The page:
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Game #4898
Hall of Belated Fame Inductee  Bust-A-Move 4    View all Top Dogs in this genre
Puzzle   Tetris variant

Rating: 7.87 (33 votes)

Bust-A-Move 4 box cover

Bust-A-Move 4 screenshot
Bust-A-Move 4 is the latest and arguably greatest in Taito's line of arcade puzzlers that are much more popular on console systems than PC. Adrenaline Vault's comprehensive review says it all:

"Anyone who's tried their hand at any of the series' previous installments will feel right at home with Bust-A-Move 4, as the basic premise remains the same. Regardless of the chosen mode of play, you are presented with a rectangular screen, on which there is any number of colored bubbles. As an animated character selected from a cast of ten, it is up to you to use your trusty catapult to fire randomly hued ammunition at the floating obstructions. Whenever you connect three or more similarly-colored bubbles, they pop, leaving all others that were clinging beneath them to fall away, thereby freeing up your screen. With the goal of emptying the screen, you carefully aim and fire away, either hoping to complete straightforward combos, or more billiard-like bank shots off the side of the play area. Much like the aforementioned Tetris, however, the omnipresent bubbles occasionally shift downwards, potentially pushing the foremost line past your catapult, and thereby ending the game. This time limit, combined with the increasingly feverish pace and mathematically-precise rebound shots can lead to some frenetic moments, almost lending an action feel to the gameplay.

There are a number of small variations which lend some additional flavor to Bust-A-Move 4. For example, players may occasionally find Star bubbles lying in their path, that will eliminate all onscreen instances of the color that they are struck by. Rainbow bubbles act as temporary obstacles, as they can only be eliminated once they've been shifted to a regular color, which in turn only occurs after a nearby cluster is popped. In the same vein are Anchors, which cannot be popped, only disappearing once all attached bubbles have been destroyed. Later levels will also reveal Elevators, which connect with a given bubble and float to the highest possible point, whereupon they transform into Anchors. The newest addition to the series is the Pulley, which presents players with the challenge of attempting to balance two cluster-laden anchors: burst too many on one side, and the other may threaten to drop below your catapult. Overload the two anchors, however, and the whole may shift downwards, prematurely ending the game. When combined, these elements bring a certain strategic element to the experience, something not always seen within the genre.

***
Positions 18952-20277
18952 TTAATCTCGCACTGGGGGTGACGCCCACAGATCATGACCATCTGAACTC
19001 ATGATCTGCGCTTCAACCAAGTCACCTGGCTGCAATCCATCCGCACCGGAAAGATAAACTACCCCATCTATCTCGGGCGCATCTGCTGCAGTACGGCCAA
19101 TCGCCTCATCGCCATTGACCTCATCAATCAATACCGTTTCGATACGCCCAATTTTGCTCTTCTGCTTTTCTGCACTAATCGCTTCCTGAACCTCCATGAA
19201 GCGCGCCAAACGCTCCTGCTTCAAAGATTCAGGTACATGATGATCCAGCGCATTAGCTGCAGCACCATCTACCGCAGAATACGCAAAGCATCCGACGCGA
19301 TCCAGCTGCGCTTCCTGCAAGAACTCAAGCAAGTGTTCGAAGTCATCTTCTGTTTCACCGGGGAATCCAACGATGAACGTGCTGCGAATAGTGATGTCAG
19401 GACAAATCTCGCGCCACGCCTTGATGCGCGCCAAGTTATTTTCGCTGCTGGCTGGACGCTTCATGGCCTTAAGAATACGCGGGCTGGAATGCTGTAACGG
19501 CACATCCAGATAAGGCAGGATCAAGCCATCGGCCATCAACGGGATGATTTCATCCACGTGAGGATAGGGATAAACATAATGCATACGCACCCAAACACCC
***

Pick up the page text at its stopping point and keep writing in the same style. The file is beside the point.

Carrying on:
Bust-A-Move 4 offers a wide range of play modes in order to suit players of all types. First and foremost is the Arcade mode, which simply pits you against a number of increasingly difficult puzzles, without any real goal beyond point accumulation. If you're looking for somewhat of a background to your attempts, a Story mode is also available, sending you into the realms of various Tarot cards that threaten to undo all of existence. Players looking to test their skills will find their match within the Challenge mode, which sends you through 25 levels, subdivided into increments of five. After each set, you're graded on your performance, based on your average time, number of bubbles shot and burst, as well as your relative speed, technique and strategy.

Despite the appeal held by the single-player mode, competition is the true heart of Bust-A-Move 4. During such match-ups, either against the computer or a friend, the screen is split in two with each person being presented with a rectangular playing area similar to that of the solo mode. Instead of simply trying to rid their own screen of bubbles, however, players are looking to flood their opponents. In order to do so, you must trigger Chain Reactions: popping a cluster that has a bubble or two attached to its bottom will cause said bubble to fly up and attach itself to an appropriately colored pair, bursting it. If this second cluster also had something attached to it, it too will seek out a match, continuing the cycle until there are no "spare" bubbles or available pairs. Once such a Chain Reaction occurs, a certain number of bubbles are dumped onto the opponent's screen, with the type depending on your selected character. Naturally, the larger the Chain Reaction, the more your foe is bombarded with bubbles. In this fashion, you can devise strategies and set up potential traps for your enemy; combined with the ongoing struggle to empty your screen, the competitive modes are guaranteed to keep you on your toes.

Despite its cutesy and oft-lackluster graphics, Bust-A-Move 4 comes across as a wholly addictive and highly entertaining experience. The childlike overtones keep the mood light and lively, though they occasionally prove to be more of an impediment than an advantage. Still, puzzle offerings have always been less about graphical and audio pleasantries than they've been about engrossing gameplay, which this title provides in spades. With over 600 levels, a solid editor and a fantastic multiplayer option, Bust-a-Move 4 proves itself to be more than the sum of its parts, and is certainly a worthy addition to any puzzle-lover's collection."

Reviewed by: Underdogs
Designer: Unknown
Developer: Taito
Publisher: Interplay
Year: 2000
Software Copyright: Interplay
Theme: Design Tool, Anime
System Requirements: Windows XP
Where to get it:
Related Links:  
If you like this game, try: Bust-A-Move 2: Arcade Edition, Bust-A-Move 3 DX, Puyo Puyo 2

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